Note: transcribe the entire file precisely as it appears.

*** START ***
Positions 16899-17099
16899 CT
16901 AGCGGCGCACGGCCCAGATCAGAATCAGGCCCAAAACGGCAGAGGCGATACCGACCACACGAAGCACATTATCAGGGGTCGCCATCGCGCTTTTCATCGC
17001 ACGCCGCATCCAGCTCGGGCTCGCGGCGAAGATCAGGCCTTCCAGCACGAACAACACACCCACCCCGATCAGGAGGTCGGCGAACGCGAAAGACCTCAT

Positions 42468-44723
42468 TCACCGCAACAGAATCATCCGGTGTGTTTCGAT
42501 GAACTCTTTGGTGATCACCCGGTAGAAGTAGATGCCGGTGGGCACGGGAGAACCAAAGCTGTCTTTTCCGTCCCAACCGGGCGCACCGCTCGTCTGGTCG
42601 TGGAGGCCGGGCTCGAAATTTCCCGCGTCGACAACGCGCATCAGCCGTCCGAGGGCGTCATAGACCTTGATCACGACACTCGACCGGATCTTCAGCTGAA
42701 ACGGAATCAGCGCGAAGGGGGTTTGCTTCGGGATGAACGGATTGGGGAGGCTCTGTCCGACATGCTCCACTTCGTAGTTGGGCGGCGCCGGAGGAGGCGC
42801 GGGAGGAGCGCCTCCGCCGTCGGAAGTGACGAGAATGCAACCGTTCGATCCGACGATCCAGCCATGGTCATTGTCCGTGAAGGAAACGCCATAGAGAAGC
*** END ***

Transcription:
Positions 16899-17099
16899 CT
16901 AGCGGCGCACGGCCCAGATCAGAATCAGGCCCAAAACGGCAGAGGCGATACCGACCACACGAAGCACATTATCAGGGGTCGCCATCGCGCTTTTCATCGC
17001 ACGCCGCATCCAGCTCGGGCTCGCGGCGAAGATCAGGCCTTCCAGCACGAACAACACACCCACCCCGATCAGGAGGTCGGCGAACGCGAAAGACCTCAT

Positions 42468-44723
42468 TCACCGCAACAGAATCATCCGGTGTGTTTCGAT
42501 GAACTCTTTGGTGATCACCCGGTAGAAGTAGATGCCGGTGGGCACGGGAGAACCAAAGCTGTCTTTTCCGTCCCAACCGGGCGCACCGCTCGTCTGGTCG
42601 TGGAGGCCGGGCTCGAAATTTCCCGCGTCGACAACGCGCATCAGCCGTCCGAGGGCGTCATAGACCTTGATCACGACACTCGACCGGATCTTCAGCTGAA
42701 ACGGAATCAGCGCGAAGGGGGTTTGCTTCGGGATGAACGGATTGGGGAGGCTCTGTCCGACATGCTCCACTTCGTAGTTGGGCGGCGCCGGAGGAGGCGC
42801 GGGAGGAGCGCCTCCGCCGTCGGAAGTGACGAGAATGCAACCGTTCGATCCGACGATCCAGCCATGGTCATTGTCCGTGAAGGAAACGCCATAGAGAAGC